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Moksh Amit Doshi - The latest IM from Gujarat

by Shahid Ahmed - 02/10/2020

Moksh Amit Doshi became the latest International Master from Gujarat. He scored six IM-norms in just over 16 months, but he became an IM only when he crossed the 2400 rating barrier on 29th October 2019 at the second round of Romanian International Open. He scored his maiden IM-norm at a Round-Robin event in Balaton, Hungary in June 2018. He scored his second IM-norm at Rilton Cup 2018-19. The final norm was scored at Asian Youth Under-16 Open when he won Gold. Get to know about this young talent's journey from the boy Moksh himself. He also shares seven of his game with detailed annotations. Photo: Rupali Mullick

Moksh scores six IM-norms before becoming an IM

On 29th October 2019, Moksh Amit Doshi became the latest International Master from Gujarat. He scored six IM-norms in a span of just over 16 months. Moksh scored his first IM-norm at a Round-Robin tournament at Balaton, Hungary. He made his second IM-norm at Rilton Cup 2018-19 and the final IM-norm was scored at Asian Youth Under-16 Open in 2019. The talented young player from Gujarat has played tournaments in Spain, Malaysia, Russia, Vietnam, Dubai, Bangkok, Hungary, Latvia, Isle of Man, Sweden, Gibraltar, Serbia, Greece, Czech Republic, Abu Dhabi, Romania, Croatia and various parts of India. So when it comes to experience, don't go by his age, he definitely has a wealth of experience.  He has also been State Under-11 and State Sub-Junior (Under-15) champion and a few podium finishes in other State championships.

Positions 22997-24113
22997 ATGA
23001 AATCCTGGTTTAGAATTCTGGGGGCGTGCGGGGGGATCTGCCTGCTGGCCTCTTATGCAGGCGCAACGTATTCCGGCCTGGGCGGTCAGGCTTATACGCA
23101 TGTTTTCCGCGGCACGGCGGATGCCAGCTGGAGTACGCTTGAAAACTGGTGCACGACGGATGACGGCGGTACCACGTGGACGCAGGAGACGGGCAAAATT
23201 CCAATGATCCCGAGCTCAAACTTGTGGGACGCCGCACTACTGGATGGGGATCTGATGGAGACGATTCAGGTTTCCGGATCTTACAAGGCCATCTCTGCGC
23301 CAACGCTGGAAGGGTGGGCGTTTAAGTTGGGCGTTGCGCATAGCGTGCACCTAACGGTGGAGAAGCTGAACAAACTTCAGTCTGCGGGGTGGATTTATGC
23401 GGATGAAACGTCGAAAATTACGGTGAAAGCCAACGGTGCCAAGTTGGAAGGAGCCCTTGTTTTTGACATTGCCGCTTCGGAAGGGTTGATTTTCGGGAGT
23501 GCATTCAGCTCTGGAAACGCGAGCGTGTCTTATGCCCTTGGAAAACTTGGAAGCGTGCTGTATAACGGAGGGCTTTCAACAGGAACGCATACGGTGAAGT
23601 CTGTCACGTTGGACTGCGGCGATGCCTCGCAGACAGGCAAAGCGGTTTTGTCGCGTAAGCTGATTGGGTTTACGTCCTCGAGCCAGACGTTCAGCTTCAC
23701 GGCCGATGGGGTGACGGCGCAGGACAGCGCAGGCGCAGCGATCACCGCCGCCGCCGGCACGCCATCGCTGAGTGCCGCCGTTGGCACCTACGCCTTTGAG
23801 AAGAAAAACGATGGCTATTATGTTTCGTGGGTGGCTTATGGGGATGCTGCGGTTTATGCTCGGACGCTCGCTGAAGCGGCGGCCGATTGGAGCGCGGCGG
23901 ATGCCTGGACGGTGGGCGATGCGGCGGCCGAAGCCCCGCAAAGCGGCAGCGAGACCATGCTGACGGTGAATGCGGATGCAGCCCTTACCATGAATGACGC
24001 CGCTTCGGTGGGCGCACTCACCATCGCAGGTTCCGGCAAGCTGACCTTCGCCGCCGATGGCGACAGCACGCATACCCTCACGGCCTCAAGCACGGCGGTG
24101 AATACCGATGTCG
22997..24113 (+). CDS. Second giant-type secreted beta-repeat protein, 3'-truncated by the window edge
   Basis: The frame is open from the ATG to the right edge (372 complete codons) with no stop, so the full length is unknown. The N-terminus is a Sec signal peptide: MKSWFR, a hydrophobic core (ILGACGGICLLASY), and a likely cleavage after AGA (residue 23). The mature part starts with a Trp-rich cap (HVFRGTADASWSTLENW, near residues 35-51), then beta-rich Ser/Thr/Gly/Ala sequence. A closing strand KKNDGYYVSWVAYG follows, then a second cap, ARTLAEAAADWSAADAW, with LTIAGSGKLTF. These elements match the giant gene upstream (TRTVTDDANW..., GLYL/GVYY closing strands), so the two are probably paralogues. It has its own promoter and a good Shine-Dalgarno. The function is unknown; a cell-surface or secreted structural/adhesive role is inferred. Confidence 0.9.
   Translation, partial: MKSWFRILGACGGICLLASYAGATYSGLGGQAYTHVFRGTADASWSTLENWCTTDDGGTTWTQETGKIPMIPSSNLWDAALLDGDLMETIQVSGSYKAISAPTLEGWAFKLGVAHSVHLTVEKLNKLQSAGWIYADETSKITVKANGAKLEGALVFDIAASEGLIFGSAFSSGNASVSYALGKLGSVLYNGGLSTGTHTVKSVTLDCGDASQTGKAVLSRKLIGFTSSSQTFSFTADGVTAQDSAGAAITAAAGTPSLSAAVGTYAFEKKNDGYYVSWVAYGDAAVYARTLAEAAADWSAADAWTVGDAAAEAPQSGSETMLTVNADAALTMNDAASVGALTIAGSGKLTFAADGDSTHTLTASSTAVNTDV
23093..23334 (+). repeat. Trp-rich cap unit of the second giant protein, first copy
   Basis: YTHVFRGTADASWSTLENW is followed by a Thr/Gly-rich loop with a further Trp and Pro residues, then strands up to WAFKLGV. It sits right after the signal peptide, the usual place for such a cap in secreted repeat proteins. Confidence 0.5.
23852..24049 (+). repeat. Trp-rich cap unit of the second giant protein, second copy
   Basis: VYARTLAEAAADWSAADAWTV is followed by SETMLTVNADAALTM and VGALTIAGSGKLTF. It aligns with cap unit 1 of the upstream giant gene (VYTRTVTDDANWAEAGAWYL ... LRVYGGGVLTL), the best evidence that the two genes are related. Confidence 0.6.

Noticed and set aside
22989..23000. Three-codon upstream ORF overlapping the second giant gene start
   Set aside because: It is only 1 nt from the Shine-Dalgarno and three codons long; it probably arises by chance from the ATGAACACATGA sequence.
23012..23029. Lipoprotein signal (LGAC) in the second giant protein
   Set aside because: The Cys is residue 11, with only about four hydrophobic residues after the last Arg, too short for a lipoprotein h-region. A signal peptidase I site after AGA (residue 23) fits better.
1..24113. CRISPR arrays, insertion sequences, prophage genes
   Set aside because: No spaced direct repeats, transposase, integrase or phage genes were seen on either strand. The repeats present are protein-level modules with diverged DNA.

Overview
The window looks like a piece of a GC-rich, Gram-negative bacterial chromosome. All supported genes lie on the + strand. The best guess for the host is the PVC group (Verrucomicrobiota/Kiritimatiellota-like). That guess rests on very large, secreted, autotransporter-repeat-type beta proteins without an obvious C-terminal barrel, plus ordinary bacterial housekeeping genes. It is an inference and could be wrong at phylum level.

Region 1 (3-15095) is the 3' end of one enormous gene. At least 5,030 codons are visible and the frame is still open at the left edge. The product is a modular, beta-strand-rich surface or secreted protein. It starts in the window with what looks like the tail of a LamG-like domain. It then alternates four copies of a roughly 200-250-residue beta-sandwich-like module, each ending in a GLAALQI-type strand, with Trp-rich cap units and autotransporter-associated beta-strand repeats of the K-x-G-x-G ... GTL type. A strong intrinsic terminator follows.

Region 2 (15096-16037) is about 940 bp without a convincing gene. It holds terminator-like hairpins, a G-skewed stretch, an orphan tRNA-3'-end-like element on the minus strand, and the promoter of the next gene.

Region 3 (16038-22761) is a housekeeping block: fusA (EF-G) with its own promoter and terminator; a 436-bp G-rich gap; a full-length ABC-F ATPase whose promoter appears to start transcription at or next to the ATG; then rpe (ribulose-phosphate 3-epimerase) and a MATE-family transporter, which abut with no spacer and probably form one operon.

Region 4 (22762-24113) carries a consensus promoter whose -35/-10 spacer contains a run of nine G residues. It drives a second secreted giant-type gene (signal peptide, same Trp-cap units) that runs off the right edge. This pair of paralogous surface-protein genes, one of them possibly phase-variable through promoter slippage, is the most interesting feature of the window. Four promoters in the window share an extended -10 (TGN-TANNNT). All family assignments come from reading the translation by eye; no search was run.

Gujarat's latest IM Moksh Amit Doshi | Photo: Rupali Mullick

After Tejas Bakre, Ankit Rajpara (both are GM now), Fenil Shah, meet the latest International Master from Gujarat, 17-year-old Moksh Amit Doshi. I decided to catch up with him and get a glimpse of his journey towards the IM title.

 

Shahid Ahmed (SA): Congratulations for becoming one of the latest IM of India. How did it feel when you completed the IM-title requirements?

Moksh Doshi (MD): Thank you very much. I felt very relieved when I got the IM-title. I have been working hard for the last two years for getting the IM-title and I finally crossed the 2400-rating barrier in a tournament at Alba Lulia, Romania in November 2019.

Moksh crossed 2400 barrier by winning his first two games at Alba Lulia, Romania in November 2019 | Photo: Moksh

SA: What does the title mean to you?

MD: The IM title means a lot to me. It’s by far the biggest achievement in my chess career. Before that I had achieved the Gold medal in Asian Youth (U-16) at Sri Lanka in April 2019.

 

SA: Where did you make your IM-norms and cross the 2400 rating barrier?